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Ms A 56v

[56v°] I must stop here, for were I to continue I would never come to an end!

I’m going to recount my voyage, dear Mother, with some details; pardon me if I give you too many, for I don’t have time to reflect before writing. I’m writing at so many different times because there is little free time, and as a result my recital [5] will perhaps be boring to you. What consoles me is the thought that in heaven I shall speak about the graces I received and will do this in pleasant and charming terms. Nothing will any longer intervene to interrupt our intimate outpourings; at a single glance, you will understand all. Alas, since I must still use the language of the sad earth, I’ll try to do it with the [10] simplicity of a child conscious of its mother’s love.

The pilgrimage left Paris on November 7, but Papa had taken us there a few days before to visit the Capital. At three o’clock in the morning, I crossed the city of Lisieux which was still wrapped in sleep; many impressions passed through my soul at that moment. I had a feeling I was approaching the unknown, [15] that great things awaited me out there. Papa was very happy; when the train began to move he sang the old refrain, “Roll, roll, my carriage, here we are on the open road.” We reached Paris in the morning and commenced our visit without any delay. Poor little Father tired himself out trying to please us, and very soon we saw all the marvels of the Capital. [20] I myself found only one which filled me with delight, Our Lady of Victories!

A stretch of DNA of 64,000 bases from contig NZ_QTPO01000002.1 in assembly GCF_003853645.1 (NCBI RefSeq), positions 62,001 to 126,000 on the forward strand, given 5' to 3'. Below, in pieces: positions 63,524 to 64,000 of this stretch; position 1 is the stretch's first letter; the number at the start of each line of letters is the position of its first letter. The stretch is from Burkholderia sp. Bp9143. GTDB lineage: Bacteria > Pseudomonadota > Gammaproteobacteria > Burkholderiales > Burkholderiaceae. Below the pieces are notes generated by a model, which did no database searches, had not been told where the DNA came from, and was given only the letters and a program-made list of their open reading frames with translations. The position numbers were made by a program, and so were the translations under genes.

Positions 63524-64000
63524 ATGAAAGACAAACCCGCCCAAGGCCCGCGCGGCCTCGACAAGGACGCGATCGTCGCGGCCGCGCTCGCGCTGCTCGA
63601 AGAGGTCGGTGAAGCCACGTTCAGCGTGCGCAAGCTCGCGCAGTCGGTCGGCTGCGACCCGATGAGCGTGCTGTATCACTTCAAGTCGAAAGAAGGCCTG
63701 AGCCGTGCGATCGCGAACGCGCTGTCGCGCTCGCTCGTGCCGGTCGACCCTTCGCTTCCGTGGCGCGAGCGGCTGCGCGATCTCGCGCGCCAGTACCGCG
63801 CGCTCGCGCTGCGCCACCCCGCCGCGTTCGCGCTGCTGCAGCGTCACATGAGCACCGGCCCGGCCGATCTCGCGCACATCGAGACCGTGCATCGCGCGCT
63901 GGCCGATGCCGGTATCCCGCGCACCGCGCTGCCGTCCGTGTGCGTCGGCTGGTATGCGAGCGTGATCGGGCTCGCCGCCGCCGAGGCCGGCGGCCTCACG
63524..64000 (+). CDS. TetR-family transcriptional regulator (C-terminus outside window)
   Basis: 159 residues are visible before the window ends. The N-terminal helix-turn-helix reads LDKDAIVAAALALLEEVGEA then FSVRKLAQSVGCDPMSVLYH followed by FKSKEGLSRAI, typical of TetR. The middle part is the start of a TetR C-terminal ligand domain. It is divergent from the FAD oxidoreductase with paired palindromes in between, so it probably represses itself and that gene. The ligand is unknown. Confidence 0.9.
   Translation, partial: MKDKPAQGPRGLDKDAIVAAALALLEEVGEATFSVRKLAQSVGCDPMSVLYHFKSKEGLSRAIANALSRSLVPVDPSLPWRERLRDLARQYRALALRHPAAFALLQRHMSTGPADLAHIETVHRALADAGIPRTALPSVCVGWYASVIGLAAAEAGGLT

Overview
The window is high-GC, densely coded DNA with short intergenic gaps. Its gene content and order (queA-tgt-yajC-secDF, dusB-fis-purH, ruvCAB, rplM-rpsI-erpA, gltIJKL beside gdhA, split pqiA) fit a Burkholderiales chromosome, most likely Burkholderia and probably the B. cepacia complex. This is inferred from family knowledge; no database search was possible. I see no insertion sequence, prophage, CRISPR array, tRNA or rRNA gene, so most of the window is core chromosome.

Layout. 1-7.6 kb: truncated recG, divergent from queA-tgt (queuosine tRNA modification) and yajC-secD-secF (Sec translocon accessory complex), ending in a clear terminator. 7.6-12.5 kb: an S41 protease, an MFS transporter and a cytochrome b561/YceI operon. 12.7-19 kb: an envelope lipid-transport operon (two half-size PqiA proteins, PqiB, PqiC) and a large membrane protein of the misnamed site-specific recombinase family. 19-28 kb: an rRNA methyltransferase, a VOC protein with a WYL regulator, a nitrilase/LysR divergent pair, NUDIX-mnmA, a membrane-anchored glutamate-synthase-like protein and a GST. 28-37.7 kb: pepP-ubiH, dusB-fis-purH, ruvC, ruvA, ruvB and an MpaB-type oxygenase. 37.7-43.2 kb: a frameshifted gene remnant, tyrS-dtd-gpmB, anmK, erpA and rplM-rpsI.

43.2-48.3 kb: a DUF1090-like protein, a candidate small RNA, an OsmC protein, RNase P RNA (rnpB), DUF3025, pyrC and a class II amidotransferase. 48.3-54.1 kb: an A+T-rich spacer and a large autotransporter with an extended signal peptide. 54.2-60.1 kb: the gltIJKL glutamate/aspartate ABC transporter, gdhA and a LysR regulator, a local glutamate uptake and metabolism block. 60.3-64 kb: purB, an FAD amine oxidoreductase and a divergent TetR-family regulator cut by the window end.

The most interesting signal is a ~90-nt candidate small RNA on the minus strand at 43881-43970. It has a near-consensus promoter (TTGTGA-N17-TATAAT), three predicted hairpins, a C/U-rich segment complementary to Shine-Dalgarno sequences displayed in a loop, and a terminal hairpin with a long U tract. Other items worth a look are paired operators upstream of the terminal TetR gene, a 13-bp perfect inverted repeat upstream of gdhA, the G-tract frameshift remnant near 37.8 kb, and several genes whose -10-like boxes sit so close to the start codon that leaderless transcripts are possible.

Ah! what I felt kneeling at her feet cannot be expressed. The graces she granted me so moved me that my happiness found expression only in tears, just as on the day of my First Communion. The Blessed Virgin made me feel it was really herself who smiled on me and brought about my cure. I understood she was watching over me, that I was her child. I could no longer give her



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